Employment opportunities“We’re not going to be open to the general public; it’s just going to be for trade, by appointment only. We might get small groups up here occasionally for tastings. We’re going to open a little retail outlet in Alfriston and sell our wines there. I think it will be easier. We can have that as our marketing centre. We’ll find something over the next couple of years.”He adds: “We’ve got a beautiful barn down on the farm which used to be the original Rathfinny farmhouse; it’s an old flint barn and it’s really stunning. At the moment it’s just falling down, so we’ve cleared it out and we’re applying for planning permission to build a hostel, essentially, there. This will be for agricultural workers, full-time but also seasonal. “We’re going to need 10 to 12 full-time workers just in the vineyard when we’re fully operational. We’re also going to need two to three people full time in the winery and then we’re going to need about 50 people for pruning, and 150 people for picking. So we need space to house these people, otherwise you’ve got to bus them in from everywhere.” A vineyard manager will join the team this year, and a winemaker will be recruited soon afterwards.Driver is already thinking of labels based on local place names in and around the farm: The Rails, Frog Firle and France Bottom all tickle his fancy, though Rathfinny will be the flagship. He expects it will be a Pinot Noir-dominated blend, and the anticipation of popping the first Rathfinny cork is what sustains him during the laborious planning work which engulfs him now.“It’s the first bottle: that’s the thing that’s most exciting,” he says. But he adds: “I’m quite excited about some of the still wines as well. I think that in good years – and I don’t think it’s going to happen every year – we’re going to make some wonderful still wine. If we can we’ll make a limited amount of Rathfinny Pinot Noir. The Riesling I’m very excited about because I don’t think anyone’s really been able to ripen Riesling grapes.“We’re just at the start of something much, much bigger here. We’re so small as an industry compared to anywhere else in the world. I really think we’re just at the beginning of something that’s going to grow into something quite substantial.”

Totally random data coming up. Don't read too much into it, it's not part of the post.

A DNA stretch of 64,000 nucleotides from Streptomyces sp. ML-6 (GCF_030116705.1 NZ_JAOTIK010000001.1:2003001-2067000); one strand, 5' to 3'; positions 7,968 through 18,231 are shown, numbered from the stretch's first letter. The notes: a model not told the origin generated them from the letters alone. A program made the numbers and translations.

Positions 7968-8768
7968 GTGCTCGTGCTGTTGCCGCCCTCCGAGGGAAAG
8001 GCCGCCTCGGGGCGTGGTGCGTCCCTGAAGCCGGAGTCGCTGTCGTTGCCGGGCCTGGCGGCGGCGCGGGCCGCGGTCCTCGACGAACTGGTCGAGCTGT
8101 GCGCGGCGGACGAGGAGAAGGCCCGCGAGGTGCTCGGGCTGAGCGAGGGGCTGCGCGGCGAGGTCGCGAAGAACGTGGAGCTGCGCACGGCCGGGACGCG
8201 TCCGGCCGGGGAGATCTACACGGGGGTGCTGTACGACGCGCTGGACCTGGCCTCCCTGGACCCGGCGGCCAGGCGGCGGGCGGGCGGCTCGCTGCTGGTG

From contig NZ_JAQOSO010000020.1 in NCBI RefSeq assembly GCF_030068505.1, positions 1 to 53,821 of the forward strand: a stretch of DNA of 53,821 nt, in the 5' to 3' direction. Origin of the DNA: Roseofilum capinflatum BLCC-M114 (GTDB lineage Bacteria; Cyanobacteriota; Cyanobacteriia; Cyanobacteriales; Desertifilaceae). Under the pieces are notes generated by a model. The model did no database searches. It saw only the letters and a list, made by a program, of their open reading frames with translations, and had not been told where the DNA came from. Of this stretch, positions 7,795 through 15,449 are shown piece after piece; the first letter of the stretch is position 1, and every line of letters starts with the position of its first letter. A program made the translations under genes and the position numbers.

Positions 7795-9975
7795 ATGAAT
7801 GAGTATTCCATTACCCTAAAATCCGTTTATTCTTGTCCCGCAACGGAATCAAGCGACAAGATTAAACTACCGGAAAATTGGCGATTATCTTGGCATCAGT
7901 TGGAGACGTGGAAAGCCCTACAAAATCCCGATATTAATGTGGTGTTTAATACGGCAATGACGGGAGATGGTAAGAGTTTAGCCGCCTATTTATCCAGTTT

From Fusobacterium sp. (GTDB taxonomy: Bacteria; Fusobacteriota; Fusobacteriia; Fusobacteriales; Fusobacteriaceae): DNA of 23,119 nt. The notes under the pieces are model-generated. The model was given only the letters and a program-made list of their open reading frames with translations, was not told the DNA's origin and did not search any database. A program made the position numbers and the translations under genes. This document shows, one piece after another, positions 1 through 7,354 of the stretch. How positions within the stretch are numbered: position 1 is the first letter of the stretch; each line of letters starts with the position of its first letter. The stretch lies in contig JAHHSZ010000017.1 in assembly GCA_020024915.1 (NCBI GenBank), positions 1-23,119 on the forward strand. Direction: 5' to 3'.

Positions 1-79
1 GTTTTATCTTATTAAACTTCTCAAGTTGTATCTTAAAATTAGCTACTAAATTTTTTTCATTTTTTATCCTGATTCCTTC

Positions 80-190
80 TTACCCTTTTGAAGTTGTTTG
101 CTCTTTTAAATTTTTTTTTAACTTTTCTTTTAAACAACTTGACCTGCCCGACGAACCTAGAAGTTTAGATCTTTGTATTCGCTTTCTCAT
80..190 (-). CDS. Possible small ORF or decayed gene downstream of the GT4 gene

Sussex – a wine centre of excellenceSussex is already at the centre of the English sparkling wine business. It boasts two of the country’s most celebrated producers, Nyetimber and RidgeView, whose brands have been recognised with numerous awards. Other famous neighbours include Breaky Bottom of Rodmell, and Bookers at Bolney. There are plans for a vineyard and winery on land owned by Lord Hampden on the slopes of Mount Caburn near Lewes. Winemakers and viticulturists from across the UK and beyond learn their craft at Plumpton Agricultural College, where Driver is studying for a foundation degree.